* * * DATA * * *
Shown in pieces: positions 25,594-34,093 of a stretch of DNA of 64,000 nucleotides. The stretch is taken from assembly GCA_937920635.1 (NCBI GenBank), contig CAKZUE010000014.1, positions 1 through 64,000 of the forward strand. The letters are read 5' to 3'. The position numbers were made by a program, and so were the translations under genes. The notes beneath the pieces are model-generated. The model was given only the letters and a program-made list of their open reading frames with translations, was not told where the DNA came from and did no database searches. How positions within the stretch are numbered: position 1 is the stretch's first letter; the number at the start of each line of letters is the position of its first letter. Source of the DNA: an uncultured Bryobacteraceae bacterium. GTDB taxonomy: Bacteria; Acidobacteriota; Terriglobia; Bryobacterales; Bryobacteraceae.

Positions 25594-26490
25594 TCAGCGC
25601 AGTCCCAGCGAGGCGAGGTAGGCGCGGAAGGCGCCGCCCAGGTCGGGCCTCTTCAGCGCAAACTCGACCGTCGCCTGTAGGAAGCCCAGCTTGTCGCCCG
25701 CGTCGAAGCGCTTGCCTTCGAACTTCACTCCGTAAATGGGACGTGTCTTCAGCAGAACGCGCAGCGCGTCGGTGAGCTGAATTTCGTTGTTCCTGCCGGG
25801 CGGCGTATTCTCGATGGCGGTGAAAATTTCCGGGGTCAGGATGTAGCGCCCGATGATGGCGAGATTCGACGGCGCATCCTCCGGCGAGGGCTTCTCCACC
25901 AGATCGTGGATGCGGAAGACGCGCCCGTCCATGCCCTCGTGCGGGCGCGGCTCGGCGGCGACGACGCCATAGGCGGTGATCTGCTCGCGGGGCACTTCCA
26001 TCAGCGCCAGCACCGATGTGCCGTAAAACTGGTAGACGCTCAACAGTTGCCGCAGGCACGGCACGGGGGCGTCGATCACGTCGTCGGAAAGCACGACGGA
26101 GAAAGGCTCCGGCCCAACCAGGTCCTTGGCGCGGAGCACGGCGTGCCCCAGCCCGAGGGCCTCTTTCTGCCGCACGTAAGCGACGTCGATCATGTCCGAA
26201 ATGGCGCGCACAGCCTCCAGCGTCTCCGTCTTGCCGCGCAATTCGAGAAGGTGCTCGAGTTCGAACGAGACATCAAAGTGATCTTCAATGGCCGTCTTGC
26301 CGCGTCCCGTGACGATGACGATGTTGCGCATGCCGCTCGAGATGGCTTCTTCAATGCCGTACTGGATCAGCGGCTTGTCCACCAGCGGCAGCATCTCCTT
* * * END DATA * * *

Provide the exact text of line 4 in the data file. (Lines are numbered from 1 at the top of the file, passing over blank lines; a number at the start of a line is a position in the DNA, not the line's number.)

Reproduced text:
25601 AGTCCCAGCGAGGCGAGGTAGGCGCGGAAGGCGCCGCCCAGGTCGGGCCTCTTCAGCGCAAACTCGACCGTCGCCTGTAGGAAGCCCAGCTTGTCGCCCG